Verbal autopsy covers the techniques used for determining cause of death, after someone has died without their death being formally recorded by health services. It involves interviewing someone who witnessed the death - often a family member or other carer - and noting the details of the final disease. Then those data can be assessed by a physician or processed by a computer model to assign a likely cause of death.
Why bother to do all this, once someone has died? The reason is that the patterns of people's deaths are hugely important for understanding health and disease in populations. In large parts of the world, especially in Africa and Asia, millions of deaths pass by unrecorded, and therefore capturing information about these unrecorded deaths is hugely important for planning health services.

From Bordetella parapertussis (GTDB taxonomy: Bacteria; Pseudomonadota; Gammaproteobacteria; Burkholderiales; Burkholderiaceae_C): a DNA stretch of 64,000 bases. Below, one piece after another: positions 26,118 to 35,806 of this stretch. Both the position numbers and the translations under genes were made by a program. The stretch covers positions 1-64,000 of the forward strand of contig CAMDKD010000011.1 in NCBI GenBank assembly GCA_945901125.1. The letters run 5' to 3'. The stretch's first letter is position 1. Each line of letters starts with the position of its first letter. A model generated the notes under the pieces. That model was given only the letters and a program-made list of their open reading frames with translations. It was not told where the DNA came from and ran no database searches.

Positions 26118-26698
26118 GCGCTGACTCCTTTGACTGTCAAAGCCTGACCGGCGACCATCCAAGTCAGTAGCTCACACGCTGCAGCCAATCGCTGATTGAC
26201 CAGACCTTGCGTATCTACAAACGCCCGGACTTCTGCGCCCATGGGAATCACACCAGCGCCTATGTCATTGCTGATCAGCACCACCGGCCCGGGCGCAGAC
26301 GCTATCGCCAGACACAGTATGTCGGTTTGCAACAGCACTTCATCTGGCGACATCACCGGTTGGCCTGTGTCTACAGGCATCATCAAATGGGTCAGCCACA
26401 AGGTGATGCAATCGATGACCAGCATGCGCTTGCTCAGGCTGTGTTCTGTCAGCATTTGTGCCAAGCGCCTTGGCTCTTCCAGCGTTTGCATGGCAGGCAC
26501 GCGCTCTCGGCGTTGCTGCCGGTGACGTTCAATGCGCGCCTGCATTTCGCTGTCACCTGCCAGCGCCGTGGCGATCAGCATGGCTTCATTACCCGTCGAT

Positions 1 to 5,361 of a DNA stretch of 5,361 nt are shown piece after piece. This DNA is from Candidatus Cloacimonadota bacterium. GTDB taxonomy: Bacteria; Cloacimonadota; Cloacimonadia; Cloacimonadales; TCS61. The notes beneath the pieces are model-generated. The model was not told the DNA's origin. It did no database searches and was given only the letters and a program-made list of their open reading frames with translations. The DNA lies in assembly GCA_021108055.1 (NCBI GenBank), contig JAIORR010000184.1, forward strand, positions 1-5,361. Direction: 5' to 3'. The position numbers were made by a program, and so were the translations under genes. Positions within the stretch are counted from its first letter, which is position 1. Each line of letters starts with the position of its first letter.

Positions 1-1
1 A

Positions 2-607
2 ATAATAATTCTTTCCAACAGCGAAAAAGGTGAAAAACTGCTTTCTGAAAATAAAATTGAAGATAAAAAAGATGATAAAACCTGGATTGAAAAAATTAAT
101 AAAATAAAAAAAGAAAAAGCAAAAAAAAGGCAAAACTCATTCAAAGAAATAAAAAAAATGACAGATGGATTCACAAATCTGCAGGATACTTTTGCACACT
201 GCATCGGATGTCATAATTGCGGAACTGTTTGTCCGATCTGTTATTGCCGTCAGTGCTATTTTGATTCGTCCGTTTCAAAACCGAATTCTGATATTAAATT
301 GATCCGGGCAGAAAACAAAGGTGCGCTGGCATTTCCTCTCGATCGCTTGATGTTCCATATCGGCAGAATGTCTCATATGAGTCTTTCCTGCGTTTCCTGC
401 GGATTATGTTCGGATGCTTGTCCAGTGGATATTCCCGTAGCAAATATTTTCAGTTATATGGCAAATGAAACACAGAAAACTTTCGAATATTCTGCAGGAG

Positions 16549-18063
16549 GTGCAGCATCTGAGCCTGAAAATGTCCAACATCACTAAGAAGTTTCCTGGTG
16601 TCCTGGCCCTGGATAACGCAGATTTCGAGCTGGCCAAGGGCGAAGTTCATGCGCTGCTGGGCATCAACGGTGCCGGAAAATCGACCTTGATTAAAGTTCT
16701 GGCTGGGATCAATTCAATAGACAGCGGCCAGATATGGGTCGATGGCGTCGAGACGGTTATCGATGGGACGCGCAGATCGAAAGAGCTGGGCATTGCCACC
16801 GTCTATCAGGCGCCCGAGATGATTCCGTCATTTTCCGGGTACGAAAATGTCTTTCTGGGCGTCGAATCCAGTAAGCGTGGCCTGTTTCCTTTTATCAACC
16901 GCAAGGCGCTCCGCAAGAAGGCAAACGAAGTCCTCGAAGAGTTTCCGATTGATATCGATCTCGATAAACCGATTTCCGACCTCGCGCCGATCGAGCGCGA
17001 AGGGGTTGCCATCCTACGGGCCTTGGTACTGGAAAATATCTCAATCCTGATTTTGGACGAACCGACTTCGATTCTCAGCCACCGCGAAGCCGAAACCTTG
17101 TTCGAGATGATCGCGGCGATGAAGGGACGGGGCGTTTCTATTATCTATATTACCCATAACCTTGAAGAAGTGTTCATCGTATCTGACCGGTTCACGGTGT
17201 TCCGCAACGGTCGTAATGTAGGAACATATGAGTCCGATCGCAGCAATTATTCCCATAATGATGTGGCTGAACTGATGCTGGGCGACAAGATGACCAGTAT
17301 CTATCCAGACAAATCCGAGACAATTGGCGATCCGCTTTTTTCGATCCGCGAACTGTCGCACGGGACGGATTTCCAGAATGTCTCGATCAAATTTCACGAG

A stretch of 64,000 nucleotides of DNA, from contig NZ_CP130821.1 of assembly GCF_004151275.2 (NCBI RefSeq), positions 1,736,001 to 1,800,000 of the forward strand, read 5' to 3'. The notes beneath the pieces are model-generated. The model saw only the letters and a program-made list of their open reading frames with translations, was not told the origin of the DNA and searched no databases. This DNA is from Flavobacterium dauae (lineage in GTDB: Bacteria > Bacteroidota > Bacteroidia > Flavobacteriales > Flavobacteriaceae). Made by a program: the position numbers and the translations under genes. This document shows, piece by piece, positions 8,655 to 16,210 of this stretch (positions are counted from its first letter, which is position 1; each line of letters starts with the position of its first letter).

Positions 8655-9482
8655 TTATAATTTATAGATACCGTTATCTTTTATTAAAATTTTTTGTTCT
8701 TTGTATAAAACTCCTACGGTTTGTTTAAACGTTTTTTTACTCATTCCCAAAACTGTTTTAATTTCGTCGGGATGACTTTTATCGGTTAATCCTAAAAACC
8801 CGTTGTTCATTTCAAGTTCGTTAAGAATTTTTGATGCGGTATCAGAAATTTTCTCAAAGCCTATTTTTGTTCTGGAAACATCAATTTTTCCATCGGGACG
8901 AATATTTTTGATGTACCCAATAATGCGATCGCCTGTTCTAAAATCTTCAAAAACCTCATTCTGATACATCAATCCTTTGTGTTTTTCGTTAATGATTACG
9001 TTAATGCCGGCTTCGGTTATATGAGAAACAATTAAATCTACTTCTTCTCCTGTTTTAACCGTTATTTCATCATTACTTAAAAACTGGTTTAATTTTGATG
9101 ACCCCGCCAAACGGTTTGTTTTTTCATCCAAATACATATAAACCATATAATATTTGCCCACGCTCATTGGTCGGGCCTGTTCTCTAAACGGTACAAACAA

InterVA model, compatible with WHO VA standards
Collaborating Centre Technical Bulletins:
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This page: last updated by Peter Byass 20th November 2015